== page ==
"I want to say to the museum and its trustees, way to go," Ronayne added. "Way to keep innovating. Keep it going into the future."
Natural History Museum Director Evalyn Gates individually thanked the 100 partners-from Cleveland Foundation to contractors and companies donating funds, goods and services during the opening ceremony. She talked about how this represents a new direction for the museum: Thinking about our future place on the planet. "This is a tangible example of how to build smartly and to dramatically reduce our energy needs," she said.
Gates also acknowledged the role of catalyst that GCBL Director David Beach played. As he did with the Cleveland EcoVillage townhomes in the mid-oughts, Beach was the "spark in the flame" for the SmartHome, she said, ushering it from concept to completion.
Another long-time local 'green' architect, Jim Ptacek, echoed Gates' thoughts. "The best thing about this is when the public sees it, they'll say, 'wow' and start demanding SmartHomes in every suburb. Builders will respond to the market."
Ed Shank, an engineer who installed the heat pump and ERV system along with Zehnder, said he and green building consultant, Mark Hoberecht, become certified Passive House consultants before the SmartHome design phase began in January (Hoberecht will measure the performance of the home after it is moved to its permanent location in order to certify it as a Passive House). Shank talked about lessons from the SmartHome for retrofitting existing homes to be super energy efficient. He cites Ed Marion in Toronto and Lance Schmidt in Akron as leaders in deep energy retrofits inspired by the hundreds of passive homes being built in Europe. "Schmidt's company FG Ayers is building very energy efficient homes in the Akron area, one that sold for $110,000." He said that Akron and Cleveland are both pursuing an abandoned property strategy that involves deconstruction and deep energy retrofit demonstrations.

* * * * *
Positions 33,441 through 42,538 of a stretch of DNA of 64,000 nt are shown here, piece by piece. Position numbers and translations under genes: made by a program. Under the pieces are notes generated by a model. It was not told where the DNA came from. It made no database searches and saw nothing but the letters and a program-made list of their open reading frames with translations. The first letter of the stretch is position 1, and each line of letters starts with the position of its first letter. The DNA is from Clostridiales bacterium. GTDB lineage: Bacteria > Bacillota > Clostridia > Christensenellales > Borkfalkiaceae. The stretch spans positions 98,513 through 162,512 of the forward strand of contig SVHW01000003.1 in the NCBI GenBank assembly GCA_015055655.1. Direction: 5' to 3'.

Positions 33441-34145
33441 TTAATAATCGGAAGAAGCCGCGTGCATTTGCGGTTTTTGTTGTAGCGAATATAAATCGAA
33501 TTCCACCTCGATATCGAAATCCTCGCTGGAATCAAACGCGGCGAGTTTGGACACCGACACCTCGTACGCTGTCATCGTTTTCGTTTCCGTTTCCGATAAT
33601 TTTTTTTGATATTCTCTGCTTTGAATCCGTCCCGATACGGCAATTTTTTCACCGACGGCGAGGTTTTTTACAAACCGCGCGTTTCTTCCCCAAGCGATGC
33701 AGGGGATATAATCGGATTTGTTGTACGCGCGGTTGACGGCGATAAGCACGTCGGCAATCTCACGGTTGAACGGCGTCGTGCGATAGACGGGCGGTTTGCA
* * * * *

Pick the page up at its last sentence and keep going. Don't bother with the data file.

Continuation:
Undoubtedly, the SmartHome showed how to flex a ton of creative muscle. It packed much innovation (and beautiful finish work) into an incredibly small window-a 2-month construction schedule. Imagine what could be done on the scale of a city with a 10-year sustainability initiative?
Watterson, who was the Cleveland Environmental Center project manager to Johnston before taking on an equivalent position as Chief of Sustainability, said the SmartHome represents creative thinking on the part of the city writ large. "It represents a new way of doing business in the city. Look at what the city did to think creatively."